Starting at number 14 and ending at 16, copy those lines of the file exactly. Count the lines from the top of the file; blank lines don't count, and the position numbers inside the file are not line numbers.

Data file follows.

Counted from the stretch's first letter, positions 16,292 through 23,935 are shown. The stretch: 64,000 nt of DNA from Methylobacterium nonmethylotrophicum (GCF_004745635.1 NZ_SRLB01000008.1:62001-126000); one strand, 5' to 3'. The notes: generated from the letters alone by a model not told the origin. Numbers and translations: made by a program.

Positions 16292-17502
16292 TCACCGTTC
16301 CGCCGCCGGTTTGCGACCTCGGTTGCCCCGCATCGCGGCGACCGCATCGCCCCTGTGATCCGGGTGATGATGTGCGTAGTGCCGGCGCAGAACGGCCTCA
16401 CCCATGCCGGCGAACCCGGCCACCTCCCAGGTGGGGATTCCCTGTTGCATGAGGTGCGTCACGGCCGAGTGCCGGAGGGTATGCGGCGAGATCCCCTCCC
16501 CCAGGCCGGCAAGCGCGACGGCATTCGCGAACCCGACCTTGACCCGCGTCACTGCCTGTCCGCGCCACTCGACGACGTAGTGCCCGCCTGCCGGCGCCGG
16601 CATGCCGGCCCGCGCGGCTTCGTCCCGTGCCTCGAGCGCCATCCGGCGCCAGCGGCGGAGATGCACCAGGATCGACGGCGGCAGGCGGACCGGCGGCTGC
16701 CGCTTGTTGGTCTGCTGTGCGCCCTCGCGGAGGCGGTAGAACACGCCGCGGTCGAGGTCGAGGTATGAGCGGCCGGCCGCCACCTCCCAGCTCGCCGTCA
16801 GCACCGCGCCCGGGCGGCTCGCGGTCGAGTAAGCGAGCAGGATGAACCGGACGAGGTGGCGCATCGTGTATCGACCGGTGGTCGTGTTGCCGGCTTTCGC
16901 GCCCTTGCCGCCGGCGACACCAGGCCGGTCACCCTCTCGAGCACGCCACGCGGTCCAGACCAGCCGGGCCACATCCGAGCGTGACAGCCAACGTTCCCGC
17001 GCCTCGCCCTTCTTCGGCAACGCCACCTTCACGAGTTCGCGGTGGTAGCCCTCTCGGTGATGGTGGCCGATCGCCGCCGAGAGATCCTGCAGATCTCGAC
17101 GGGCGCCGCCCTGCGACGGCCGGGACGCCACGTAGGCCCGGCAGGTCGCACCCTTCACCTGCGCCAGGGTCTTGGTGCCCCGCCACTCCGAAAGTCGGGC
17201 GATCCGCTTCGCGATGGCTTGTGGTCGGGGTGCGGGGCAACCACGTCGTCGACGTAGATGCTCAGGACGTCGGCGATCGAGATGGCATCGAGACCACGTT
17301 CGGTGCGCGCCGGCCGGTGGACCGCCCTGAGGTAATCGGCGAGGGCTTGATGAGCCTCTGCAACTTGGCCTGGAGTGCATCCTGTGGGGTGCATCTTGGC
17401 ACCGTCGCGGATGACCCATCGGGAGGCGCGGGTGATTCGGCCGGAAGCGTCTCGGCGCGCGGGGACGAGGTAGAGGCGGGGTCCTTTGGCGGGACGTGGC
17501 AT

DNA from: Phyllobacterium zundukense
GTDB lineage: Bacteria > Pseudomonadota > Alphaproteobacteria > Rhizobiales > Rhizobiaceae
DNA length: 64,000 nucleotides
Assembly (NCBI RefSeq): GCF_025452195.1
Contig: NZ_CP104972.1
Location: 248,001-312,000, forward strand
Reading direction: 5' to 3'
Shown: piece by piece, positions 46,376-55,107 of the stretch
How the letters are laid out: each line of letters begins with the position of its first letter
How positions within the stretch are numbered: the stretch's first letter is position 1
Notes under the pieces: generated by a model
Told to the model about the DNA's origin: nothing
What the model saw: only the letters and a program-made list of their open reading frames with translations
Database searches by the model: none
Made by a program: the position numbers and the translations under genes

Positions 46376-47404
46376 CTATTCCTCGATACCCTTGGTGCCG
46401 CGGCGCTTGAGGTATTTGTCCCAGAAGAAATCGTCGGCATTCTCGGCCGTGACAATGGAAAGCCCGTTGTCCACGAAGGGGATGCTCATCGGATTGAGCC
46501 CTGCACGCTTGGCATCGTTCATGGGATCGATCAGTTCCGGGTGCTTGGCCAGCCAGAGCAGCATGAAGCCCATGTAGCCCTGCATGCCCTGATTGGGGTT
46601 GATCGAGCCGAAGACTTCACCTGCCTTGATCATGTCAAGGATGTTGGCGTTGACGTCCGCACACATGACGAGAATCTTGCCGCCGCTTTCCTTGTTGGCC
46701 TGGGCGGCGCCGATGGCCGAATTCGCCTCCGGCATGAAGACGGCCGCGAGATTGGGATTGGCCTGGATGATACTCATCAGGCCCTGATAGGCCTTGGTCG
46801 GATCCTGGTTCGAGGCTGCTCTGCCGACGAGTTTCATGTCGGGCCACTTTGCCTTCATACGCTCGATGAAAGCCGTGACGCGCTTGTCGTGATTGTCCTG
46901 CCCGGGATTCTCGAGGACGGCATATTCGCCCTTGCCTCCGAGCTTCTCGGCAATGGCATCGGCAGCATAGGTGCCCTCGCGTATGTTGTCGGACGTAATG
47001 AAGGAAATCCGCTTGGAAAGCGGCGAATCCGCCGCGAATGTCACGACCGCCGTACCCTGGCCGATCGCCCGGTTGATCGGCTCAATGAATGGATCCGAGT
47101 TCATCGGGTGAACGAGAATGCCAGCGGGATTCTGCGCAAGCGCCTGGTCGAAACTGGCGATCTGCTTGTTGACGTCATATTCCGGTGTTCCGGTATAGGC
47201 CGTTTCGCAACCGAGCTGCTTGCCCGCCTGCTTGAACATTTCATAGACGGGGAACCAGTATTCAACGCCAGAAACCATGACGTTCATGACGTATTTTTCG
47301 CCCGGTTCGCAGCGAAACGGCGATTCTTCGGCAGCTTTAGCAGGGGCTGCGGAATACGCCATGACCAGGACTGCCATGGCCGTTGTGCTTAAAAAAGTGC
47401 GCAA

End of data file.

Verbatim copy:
17301 CGGTGCGCGCCGGCCGGTGGACCGCCCTGAGGTAATCGGCGAGGGCTTGATGAGCCTCTGCAACTTGGCCTGGAGTGCATCCTGTGGGGTGCATCTTGGC
17401 ACCGTCGCGGATGACCCATCGGGAGGCGCGGGTGATTCGGCCGGAAGCGTCTCGGCGCGCGGGGACGAGGTAGAGGCGGGGTCCTTTGGCGGGACGTGGC
17501 AT